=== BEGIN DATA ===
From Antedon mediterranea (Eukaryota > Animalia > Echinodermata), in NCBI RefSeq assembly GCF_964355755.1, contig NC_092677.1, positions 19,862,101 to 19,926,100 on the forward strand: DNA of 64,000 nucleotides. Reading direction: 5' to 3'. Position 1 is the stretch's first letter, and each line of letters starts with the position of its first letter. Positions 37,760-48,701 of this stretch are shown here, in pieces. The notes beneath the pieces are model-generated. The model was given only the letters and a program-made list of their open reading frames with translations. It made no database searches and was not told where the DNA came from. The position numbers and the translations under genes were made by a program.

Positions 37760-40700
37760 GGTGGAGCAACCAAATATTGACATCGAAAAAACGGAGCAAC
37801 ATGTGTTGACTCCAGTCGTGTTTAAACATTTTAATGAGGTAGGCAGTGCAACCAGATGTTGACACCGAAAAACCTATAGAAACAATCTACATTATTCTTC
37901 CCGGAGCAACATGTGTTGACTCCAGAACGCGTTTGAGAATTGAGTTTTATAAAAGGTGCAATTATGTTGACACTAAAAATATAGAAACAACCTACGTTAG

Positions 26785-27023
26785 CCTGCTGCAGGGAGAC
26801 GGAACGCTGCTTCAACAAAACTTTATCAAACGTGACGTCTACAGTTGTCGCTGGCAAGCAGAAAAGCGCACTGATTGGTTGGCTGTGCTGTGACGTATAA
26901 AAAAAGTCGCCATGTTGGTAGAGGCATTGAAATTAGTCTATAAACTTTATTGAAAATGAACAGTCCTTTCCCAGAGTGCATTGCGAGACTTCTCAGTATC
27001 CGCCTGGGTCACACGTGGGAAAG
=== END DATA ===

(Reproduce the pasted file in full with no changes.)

From Antedon mediterranea (Eukaryota > Animalia > Echinodermata), in NCBI RefSeq assembly GCF_964355755.1, contig NC_092677.1, positions 19,862,101 to 19,926,100 on the forward strand: DNA of 64,000 nucleotides. Reading direction: 5' to 3'. Position 1 is the stretch's first letter, and each line of letters starts with the position of its first letter. Positions 37,760-48,701 of this stretch are shown here, in pieces. The notes beneath the pieces are model-generated. The model was given only the letters and a program-made list of their open reading frames with translations. It made no database searches and was not told where the DNA came from. The position numbers and the translations under genes were made by a program.

Positions 37760-40700
37760 GGTGGAGCAACCAAATATTGACATCGAAAAAACGGAGCAAC
37801 ATGTGTTGACTCCAGTCGTGTTTAAACATTTTAATGAGGTAGGCAGTGCAACCAGATGTTGACACCGAAAAACCTATAGAAACAATCTACATTATTCTTC
37901 CCGGAGCAACATGTGTTGACTCCAGAACGCGTTTGAGAATTGAGTTTTATAAAAGGTGCAATTATGTTGACACTAAAAATATAGAAACAACCTACGTTAG

Positions 26785-27023
26785 CCTGCTGCAGGGAGAC
26801 GGAACGCTGCTTCAACAAAACTTTATCAAACGTGACGTCTACAGTTGTCGCTGGCAAGCAGAAAAGCGCACTGATTGGTTGGCTGTGCTGTGACGTATAA
26901 AAAAAGTCGCCATGTTGGTAGAGGCATTGAAATTAGTCTATAAACTTTATTGAAAATGAACAGTCCTTTCCCAGAGTGCATTGCGAGACTTCTCAGTATC
27001 CGCCTGGGTCACACGTGGGAAAG